June 1, 2012
The website Mombian has organized their 7th annual Blogging for LGBT Families Day, when bloggers are invited to show their support for LGBT families on their blogs, and I’m proud to take part.
People are often surprised when I tell them how many billable hours I give away for free to LGBT couples building or protecting their families. Why would a straight, married lawyer in a conservative state like Virginia make this her cause? Let’s talk about that. There are two reasons.
Reason #1: I believe that LGBT equality is the major civil rights issue of my generation. When I was in law school, I took a class on the role of lawyers in the American civil rights movement of the 1950′s and ’60′s. Much of the important work of gaining equality for black Americans was accomplished in the courts. I so admired the brave lawyers (black and white alike) who fought these legal battles for no other reason than that it was the right thing to do. They lost a lot of cases. It must have been incredibly discouraging. But they didn’t give up, because what was at stake was basic human dignity. I believe that the same is true of LGBT equality. There is a significant portion of our population whose families are simply not legally recognized in a majority of states. I believe that this is going to appear just as horrifying to future generations as segregation does to us today.
Reason #2: I believe in protecting children. Whatever you may feel about adults and their intimate relationships, I think we can all agree that children ought to be protected. In states where gay and lesbian relationships are not legally recognized, children are left frighteningly vulnerable. Here is just one example. Say a gay or lesbian couple has a child via sperm donation, or one parent adopts a child (since state law does not allow them to adopt as a couple). The parent who has not given birth to or adopted the child has no legal relationship to that child. None. So, if the birth or adoptive parent dies or becomes incapacitated, the child has (ready?) no legal parent. The child could very well go to foster care and be raised by a stranger rather than the person who has been a de facto parent for all of his or her life. I have to think that even if you are against gay marriage, it’s hard to view that scenario as being in the best interests of the child.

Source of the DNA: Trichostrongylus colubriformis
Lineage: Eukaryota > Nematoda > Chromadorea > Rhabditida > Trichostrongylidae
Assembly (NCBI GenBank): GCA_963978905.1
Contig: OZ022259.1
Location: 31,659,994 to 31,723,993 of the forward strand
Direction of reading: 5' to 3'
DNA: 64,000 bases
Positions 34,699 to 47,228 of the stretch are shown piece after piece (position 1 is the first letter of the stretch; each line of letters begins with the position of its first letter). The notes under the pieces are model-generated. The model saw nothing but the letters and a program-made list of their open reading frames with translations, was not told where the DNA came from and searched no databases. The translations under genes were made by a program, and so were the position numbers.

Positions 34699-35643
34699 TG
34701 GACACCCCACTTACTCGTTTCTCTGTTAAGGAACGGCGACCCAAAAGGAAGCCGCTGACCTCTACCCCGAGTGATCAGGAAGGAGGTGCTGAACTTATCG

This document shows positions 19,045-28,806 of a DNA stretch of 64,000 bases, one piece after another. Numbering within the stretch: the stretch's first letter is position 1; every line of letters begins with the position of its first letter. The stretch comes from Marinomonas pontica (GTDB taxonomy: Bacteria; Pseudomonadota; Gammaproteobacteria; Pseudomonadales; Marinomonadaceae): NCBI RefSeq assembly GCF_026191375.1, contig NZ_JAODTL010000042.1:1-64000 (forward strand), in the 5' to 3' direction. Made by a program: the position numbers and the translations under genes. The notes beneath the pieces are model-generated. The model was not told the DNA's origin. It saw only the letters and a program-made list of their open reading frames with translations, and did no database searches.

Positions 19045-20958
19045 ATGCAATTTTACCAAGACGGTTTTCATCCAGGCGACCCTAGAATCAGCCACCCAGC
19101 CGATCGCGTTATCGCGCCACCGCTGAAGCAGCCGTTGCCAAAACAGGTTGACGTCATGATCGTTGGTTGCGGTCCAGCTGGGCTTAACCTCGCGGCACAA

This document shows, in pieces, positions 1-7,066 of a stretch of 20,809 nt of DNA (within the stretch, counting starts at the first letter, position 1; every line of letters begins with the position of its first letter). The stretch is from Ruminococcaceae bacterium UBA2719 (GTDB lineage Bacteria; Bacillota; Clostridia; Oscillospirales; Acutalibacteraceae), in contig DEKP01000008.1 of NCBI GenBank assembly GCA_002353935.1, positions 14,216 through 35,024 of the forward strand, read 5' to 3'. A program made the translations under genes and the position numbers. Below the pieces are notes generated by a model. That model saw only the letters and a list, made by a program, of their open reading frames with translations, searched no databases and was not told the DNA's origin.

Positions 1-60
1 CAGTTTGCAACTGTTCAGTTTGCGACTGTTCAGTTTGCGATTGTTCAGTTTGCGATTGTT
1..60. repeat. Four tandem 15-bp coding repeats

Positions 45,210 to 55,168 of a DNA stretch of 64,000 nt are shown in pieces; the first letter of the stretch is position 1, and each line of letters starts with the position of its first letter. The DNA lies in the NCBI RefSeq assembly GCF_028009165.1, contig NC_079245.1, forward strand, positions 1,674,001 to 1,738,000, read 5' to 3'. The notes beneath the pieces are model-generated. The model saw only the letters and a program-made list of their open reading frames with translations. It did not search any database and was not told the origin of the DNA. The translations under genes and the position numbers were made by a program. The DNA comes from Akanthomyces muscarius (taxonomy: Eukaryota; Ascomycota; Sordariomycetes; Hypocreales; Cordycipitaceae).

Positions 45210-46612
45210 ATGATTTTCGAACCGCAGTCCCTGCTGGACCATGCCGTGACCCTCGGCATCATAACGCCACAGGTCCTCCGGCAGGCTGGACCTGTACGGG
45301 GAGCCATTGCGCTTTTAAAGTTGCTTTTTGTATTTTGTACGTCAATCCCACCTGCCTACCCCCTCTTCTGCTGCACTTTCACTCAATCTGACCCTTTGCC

Recognition of gay marriage would provide a host of other benefits for children of same-sex couples, including allowing them to be covered by both parents’ health insurance, giving clarity to custody disputes in the event of a breakup, allowing them to inherit from both parents, and much more.
Speaking of children’s best interests, it makes no sense to me that with over 5,800 children in foster care in the state of Virginia alone, gay and lesbian couples are not permitted to foster or adopt.
I have heard the argument that refusal to recognize LGBT parental rights is to protect children; that being raised by same-sex parents makes children gay or teaches them poor moral values or subjects them to teasing by peers. However, I take an evidence-based approach to most things in life, and all studies conducted on same-sex families show that children of same-sex couples do as well or better on measures of academic achievement, development, behavior, and self esteem than children of heterosexual couples (you can read more about that here). In fact, most of the time when you hear statistics claiming that children do better “with both a mother and a father,” the studies are comparing outcomes between two-parent families and single-parent families, not between heterosexual parents and homosexual parents.
Today when I was talking to my hairdresser about this issue, she remarked “I wonder if Virginia will ever come around and recognize gay families.” I told her “yes, they will. Because I won’t give up until they do.” It happened in the sixties, and it will happen again. Because basic human dignity is too important to let go.
Do you have more questions about adoption? Contact The Vaughan Firm to speak with an adoption attorney.